Hollywood’s remake epidemic

Story by Eric Christenson

This summer in film, in this writer’s opinion, was the worst.

We had a live action/CGI romp about everyone’s least favorite comic strip dog, a Nicolas Cage movie based apparently on that one scene from Fantasia, and the obligatory next installment of the Cats & Dogs franchise.
We found ourselves caught up in the hopeless whirlwind of emotion that is Edward, Bella and Jacob. We struggled to make sense of a Mr. T-less A-Team. We realized that Predators is actually a part of the Alien vs. Predator series, and not an oil-and-water romantic comedy/action hybrid the likes of Killers or Knight and Day.
The thing that each of these movies has in common, besides being awful, is that none of these movies is an original film made specifically for film from an original script. Each is based on something else, be it a book or a television series or a sequel of an already successful movie or allof the above.

If one is looking for perhaps the most blatant unoriginality of the summer, one needs to look no further than The Karate Kid starring Will Smith’s son, Jaden Smith and most predictably, Jackie Chan. Last time I checked, there was already a movie called The Karate Kid made in 1984.

The problem is the original Karate Kid still is a significant cultural reference point with such classic gags as “wax on, wax off” and “sweep the leg, Johnny.”

It’s simple: The world doesn’t need a new, glossy Karate Kid.

In fact, the world doesn’t need any of these remakes, because they already exist in the media they were intended for, and that should be good enough.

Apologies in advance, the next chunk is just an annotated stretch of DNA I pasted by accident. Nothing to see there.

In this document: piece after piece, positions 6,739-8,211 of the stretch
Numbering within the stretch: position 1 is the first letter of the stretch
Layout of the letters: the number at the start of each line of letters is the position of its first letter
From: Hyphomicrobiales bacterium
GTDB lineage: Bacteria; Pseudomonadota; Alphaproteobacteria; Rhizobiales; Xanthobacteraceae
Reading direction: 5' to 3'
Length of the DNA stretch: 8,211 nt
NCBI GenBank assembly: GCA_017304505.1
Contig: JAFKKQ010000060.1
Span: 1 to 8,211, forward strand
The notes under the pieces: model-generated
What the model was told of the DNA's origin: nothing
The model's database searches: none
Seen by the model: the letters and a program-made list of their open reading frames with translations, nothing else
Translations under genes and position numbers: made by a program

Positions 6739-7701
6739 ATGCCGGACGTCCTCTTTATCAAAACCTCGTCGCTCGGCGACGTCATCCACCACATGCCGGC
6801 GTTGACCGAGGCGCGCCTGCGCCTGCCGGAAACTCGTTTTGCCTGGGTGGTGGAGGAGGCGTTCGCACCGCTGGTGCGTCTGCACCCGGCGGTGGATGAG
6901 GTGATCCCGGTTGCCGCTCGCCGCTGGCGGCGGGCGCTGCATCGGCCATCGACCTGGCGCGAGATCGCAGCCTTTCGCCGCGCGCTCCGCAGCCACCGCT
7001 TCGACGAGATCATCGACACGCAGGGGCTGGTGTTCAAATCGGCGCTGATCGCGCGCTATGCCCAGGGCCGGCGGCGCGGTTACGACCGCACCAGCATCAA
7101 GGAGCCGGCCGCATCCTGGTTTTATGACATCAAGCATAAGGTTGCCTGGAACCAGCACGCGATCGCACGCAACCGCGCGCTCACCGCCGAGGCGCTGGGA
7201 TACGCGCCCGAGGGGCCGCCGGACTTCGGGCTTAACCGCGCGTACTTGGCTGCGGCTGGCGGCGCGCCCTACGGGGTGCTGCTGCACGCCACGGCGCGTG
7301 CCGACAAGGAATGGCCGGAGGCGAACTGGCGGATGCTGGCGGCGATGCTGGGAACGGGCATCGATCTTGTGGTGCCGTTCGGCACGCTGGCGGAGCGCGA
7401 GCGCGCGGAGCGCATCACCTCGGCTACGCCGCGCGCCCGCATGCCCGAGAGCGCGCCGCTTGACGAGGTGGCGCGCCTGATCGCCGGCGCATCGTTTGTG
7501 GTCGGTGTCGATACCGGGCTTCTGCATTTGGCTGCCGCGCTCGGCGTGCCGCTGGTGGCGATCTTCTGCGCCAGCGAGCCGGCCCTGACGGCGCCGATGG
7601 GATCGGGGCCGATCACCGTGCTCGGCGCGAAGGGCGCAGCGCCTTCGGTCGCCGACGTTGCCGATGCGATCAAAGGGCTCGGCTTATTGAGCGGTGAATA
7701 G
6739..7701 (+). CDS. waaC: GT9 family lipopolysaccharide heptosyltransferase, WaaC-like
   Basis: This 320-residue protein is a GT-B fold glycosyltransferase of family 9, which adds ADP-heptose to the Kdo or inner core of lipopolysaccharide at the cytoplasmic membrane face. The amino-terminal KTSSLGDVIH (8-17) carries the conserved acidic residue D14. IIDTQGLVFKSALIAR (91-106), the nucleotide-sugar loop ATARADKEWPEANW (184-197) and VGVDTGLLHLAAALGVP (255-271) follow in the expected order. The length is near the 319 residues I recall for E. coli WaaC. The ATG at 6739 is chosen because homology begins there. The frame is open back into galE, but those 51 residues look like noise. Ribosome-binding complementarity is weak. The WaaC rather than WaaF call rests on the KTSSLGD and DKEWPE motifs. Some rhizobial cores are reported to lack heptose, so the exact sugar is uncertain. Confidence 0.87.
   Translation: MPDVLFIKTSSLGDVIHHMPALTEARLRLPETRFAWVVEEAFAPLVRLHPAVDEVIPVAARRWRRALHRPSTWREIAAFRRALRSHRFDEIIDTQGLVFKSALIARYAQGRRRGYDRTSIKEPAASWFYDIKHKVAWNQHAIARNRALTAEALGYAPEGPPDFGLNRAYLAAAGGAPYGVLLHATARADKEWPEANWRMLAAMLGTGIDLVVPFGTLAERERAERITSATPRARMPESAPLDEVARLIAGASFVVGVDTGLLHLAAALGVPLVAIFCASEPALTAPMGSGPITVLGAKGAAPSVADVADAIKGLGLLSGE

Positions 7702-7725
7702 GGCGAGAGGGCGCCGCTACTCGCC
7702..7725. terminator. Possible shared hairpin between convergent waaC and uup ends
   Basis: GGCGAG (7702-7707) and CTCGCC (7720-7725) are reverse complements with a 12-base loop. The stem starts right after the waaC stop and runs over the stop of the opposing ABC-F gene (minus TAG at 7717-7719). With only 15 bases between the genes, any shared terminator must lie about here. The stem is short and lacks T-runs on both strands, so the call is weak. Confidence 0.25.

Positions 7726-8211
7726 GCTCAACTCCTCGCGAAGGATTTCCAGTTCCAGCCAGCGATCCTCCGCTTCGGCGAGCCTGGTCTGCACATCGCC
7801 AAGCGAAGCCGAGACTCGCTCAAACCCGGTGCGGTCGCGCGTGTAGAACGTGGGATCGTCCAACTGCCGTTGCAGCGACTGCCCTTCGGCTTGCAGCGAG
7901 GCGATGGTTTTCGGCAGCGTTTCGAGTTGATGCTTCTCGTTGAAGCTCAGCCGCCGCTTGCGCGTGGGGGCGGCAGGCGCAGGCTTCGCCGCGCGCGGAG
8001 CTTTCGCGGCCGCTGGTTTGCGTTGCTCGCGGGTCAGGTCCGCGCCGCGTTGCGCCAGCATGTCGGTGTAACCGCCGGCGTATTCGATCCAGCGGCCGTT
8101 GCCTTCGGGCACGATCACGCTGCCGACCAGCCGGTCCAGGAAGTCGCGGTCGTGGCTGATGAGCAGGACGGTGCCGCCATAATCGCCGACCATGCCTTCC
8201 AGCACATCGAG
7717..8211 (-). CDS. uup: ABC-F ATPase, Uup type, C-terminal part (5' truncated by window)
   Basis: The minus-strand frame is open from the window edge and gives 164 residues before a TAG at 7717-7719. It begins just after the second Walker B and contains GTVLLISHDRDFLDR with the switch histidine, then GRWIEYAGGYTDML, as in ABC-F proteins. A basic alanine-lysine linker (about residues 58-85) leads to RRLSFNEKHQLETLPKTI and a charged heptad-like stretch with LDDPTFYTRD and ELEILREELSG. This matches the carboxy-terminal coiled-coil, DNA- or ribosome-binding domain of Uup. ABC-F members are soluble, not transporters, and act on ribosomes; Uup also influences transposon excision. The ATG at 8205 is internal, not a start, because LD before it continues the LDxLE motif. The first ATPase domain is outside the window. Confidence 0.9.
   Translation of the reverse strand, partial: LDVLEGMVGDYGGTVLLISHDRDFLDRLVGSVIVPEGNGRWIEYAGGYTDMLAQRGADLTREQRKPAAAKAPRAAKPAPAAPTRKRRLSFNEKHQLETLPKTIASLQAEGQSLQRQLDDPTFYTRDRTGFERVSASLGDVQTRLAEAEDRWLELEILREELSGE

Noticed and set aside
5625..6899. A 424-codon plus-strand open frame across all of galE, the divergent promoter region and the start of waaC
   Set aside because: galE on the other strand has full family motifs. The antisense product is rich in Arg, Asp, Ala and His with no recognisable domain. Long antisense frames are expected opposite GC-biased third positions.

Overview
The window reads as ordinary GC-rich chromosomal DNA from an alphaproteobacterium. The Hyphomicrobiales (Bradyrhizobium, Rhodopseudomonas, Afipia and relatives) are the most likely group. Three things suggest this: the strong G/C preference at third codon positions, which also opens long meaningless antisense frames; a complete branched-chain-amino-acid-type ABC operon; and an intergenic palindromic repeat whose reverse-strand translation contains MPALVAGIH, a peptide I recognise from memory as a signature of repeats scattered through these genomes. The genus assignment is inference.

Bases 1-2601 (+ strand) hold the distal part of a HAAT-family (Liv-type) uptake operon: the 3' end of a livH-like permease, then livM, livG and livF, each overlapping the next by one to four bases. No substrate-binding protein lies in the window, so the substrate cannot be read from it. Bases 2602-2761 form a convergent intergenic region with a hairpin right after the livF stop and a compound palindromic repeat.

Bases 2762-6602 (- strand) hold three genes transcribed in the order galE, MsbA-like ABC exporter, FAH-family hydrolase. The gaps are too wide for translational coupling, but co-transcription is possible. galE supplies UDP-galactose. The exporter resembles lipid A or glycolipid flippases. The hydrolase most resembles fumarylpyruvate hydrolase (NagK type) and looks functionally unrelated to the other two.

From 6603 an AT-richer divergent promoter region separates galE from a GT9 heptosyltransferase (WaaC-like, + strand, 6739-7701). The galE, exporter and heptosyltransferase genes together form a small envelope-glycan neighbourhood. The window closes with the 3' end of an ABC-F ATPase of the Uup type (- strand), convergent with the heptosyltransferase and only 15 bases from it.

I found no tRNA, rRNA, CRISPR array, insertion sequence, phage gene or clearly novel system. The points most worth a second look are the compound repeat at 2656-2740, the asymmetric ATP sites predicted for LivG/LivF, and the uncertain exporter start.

But it’s not.

If, sadly, the film industry continues this trend, I’m afraid of a few things:

1) Remakes of remakes of remakes will keep rolling out every Friday until the time-space continuum collapses in on itself.

2) The industry will have to look to other things besides books, other movies, and television shows to make adaptations of.

For example, adaptations would be made based on food, landmarks, and board games (side note: Director Ridley Scott is currently working on an adaptation called Monopoly, the Hasbro board game, and Universal Studios plans to release Battleship in 2012, starring Liam Neeson and Rihanna. Yes, Rihanna).

3) There will be no more original thought, not only in Hollywood, but in all forms of media, including the music business, and let’s face it, even a pop classic like Hall and Oates’ “You Make My Dreams Come True” can only withstand so much reinterpretation.

On the brighter side, there were definitely some great original movies this summer. Inception, as you’ve probably heard, was incredible and mind-bending. The Kids Are Alright set all of the limited release records for the year, and I’ve heard good things about Despicable Me.

The thing is, production companies are failing, which explains the comfort in releasing something that has already done well through different media. In order to stay afloat, production companies need to recycle.

The only problem with it is that it jeopardizes creative integrity in Hollywood, because only sure-thing movies get green-lit, while new, possibly classic stories are getting cut down without a chance.

I guess that’s a risk they’re willing to take.

I’m sounding cynical, but let me tell you, dear readers, it’s hard not to be while Michael Bay is producing a darker version of Hansel and Gretel in 3D.

Jokes aside, if you take anything away from this column, support independent film, because these are passionate people that aren’t receiving the support they most likely deserve. Let them be the future of film, and let movies that already exist stay that way.